Journalism / Media & Technology

In defense of recaps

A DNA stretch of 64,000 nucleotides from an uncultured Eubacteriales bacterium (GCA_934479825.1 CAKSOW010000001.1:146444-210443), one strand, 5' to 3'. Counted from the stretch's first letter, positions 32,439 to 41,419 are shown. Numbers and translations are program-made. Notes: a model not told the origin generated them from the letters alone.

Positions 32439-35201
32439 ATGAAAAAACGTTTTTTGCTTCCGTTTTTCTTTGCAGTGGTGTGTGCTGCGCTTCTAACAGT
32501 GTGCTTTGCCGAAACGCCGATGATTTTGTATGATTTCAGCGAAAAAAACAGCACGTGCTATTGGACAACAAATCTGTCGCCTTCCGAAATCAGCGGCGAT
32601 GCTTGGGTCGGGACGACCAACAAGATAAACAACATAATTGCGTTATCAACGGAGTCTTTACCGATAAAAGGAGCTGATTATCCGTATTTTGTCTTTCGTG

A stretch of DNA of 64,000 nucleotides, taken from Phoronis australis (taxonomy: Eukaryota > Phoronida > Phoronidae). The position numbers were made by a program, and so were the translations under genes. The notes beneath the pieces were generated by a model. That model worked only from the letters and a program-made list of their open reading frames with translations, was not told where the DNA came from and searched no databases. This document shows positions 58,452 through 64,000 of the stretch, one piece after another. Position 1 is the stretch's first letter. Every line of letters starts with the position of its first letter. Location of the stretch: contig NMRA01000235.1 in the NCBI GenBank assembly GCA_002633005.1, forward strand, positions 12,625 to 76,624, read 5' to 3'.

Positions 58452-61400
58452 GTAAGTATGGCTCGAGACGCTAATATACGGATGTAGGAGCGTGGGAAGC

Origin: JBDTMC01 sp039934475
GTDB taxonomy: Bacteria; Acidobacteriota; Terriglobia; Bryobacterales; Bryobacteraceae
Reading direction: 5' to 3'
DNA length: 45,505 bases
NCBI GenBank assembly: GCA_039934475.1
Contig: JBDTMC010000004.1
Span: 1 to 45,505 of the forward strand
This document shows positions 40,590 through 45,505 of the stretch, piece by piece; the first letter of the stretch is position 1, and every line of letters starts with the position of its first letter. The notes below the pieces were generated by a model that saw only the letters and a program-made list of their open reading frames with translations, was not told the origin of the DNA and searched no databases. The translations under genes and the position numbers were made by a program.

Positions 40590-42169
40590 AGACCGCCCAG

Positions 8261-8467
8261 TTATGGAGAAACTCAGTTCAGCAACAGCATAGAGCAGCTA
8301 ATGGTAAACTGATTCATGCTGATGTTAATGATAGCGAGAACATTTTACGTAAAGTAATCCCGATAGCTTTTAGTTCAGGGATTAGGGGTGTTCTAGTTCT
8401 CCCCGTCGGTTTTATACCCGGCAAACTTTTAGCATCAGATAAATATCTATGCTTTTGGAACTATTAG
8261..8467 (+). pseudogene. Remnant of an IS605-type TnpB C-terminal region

David Simon demonstrated a pretty fundamental misunderstanding of the narrative form in which he operates when he came out against the now-ubiquitous phenomenon of weekly TV recapping. Simon argues about recappers, “They don’t know what we’re building. And by the way, that’s true for the people who say we’re great. They don’t know. It doesn’t matter whether they love it or they hate it. It doesn’t mean anything until there’s a beginning, middle and an end.” He is, simply, wrong. TV is a serial medium, and it makes perfect sense to respond to shows on a serial and ongoing basis. Sure, the best shows have carefully thought-out dramatic arcs (which recappers follow more closely than anyone else), but those arcs are made up of individual episodes that the viewer, at least at first, can only watch one at a time. Over the course of a single season, let alone four or five, a show can change in any number of ways: it can get cancelled, actors can quit or die, or viewers can get bored and stop watching. Simon’s complaint, aside from its needless jab at his most dedicated fans, showed a surprising obtuseness about the genre in which he works.

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